Here’s what this month’s Smithsonian magazine had to say in their “Ask Smithsonian” section about this tiresome myth, one that is vigorously promoted by the descendants of John Hanson. (For details, see Myth #88)
Q: John Hanson was the president of the Confederation Congress before George Washington was elected. Why isn’t Hanson considered the father of our country?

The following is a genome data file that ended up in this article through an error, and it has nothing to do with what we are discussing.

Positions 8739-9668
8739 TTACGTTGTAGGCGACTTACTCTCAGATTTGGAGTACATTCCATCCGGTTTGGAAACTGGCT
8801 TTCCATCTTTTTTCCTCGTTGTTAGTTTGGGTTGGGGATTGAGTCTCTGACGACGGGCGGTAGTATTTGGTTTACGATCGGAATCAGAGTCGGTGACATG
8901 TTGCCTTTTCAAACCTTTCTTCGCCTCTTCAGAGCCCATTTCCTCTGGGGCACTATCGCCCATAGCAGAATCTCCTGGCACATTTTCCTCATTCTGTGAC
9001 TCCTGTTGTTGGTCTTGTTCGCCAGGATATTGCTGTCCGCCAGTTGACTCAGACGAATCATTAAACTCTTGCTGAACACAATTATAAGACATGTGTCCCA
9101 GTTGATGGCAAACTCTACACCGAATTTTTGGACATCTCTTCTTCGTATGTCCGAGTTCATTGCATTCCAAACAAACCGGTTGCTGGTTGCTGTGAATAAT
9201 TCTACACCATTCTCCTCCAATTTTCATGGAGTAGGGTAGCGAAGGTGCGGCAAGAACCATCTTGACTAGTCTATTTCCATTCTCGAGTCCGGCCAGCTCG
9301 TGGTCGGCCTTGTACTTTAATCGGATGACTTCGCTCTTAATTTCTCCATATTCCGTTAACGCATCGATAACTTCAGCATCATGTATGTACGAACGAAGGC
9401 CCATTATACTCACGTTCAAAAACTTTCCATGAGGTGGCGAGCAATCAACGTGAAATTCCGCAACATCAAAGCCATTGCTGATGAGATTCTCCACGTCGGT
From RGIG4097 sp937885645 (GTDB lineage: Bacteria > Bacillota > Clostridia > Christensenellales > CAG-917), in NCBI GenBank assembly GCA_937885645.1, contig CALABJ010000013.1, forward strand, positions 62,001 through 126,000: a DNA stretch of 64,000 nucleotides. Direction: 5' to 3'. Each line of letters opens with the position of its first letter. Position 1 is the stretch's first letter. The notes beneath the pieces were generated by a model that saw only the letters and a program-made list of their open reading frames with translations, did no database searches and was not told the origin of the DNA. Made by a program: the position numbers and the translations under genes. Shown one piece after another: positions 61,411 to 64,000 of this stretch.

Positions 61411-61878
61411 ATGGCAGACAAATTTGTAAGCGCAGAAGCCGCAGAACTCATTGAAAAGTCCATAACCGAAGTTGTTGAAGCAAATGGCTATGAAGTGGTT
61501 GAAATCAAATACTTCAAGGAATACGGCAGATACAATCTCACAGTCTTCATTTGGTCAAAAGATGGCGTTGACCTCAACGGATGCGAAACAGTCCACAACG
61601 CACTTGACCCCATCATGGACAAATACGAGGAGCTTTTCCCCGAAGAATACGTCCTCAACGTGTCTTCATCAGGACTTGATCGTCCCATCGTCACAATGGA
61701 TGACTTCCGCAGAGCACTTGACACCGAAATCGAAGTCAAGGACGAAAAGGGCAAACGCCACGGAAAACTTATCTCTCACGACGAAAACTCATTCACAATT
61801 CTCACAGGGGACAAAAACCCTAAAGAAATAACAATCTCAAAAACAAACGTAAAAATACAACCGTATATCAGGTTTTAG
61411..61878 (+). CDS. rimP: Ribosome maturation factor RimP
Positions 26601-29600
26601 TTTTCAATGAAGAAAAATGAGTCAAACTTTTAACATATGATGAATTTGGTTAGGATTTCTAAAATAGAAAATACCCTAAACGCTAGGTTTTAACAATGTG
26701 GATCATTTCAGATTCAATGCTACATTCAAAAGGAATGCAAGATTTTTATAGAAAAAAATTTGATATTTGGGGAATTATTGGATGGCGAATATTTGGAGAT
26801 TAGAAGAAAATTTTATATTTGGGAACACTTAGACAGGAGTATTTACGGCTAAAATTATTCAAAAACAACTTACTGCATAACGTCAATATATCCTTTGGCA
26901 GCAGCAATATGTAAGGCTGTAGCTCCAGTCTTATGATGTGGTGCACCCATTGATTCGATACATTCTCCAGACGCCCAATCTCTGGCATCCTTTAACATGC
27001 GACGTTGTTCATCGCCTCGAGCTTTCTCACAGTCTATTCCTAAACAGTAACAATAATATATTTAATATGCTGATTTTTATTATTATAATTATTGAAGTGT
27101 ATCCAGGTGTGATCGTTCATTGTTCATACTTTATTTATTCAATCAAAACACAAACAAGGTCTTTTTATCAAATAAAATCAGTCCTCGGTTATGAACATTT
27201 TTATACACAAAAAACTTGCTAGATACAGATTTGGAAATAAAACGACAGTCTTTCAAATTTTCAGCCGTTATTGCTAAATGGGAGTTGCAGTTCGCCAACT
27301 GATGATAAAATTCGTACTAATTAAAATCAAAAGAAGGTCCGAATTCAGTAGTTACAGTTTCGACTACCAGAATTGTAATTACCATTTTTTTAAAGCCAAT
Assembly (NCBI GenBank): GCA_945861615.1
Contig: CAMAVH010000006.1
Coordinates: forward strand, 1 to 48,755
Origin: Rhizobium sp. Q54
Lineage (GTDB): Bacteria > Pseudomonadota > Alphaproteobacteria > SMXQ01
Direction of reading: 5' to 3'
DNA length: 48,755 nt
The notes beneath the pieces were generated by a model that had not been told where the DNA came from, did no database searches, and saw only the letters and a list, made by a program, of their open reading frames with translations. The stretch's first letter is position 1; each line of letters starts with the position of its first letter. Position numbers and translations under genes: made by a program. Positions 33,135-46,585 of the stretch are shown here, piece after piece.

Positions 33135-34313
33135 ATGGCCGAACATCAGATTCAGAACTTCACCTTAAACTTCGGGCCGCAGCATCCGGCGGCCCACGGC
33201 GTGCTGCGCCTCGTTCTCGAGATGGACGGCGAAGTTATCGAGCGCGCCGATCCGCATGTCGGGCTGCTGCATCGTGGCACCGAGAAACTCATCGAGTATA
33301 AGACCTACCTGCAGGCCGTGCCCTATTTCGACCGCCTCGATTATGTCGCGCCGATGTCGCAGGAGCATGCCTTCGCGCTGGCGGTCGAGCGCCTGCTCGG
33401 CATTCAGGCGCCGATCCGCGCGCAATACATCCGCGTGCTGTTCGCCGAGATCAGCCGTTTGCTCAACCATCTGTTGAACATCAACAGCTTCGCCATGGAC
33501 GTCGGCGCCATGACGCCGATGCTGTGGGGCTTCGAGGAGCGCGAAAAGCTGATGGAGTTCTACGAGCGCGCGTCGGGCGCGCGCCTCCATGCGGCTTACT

A: There was a substantial difference between the office John Hanson held starting in 1781 and the office George Washington was elected to in 1789. Under the Articles of Confederation, state delegates met to create and enact policies. When its members chose a “president,” they were choosing someone to moderate their debates and oversee some of their correspondence. Hanson’s role did not matter much to the average American. Compare that with Washington’s role, which was an executive position, set apart from the legislative branch by the U.S. Constitution. Washington had a significant sphere of influence. He was also the ceremonial head of state, symbolizing the unity and power of the nation. Washington, of course, had already been revered as a great leader of the Continental Army during the American Revolution. Hanson held a leadership role in the Confederation Congress, but he did not lead the people of the nation. –Barbara Clark Smith, Curator of Social History, National Museum of American History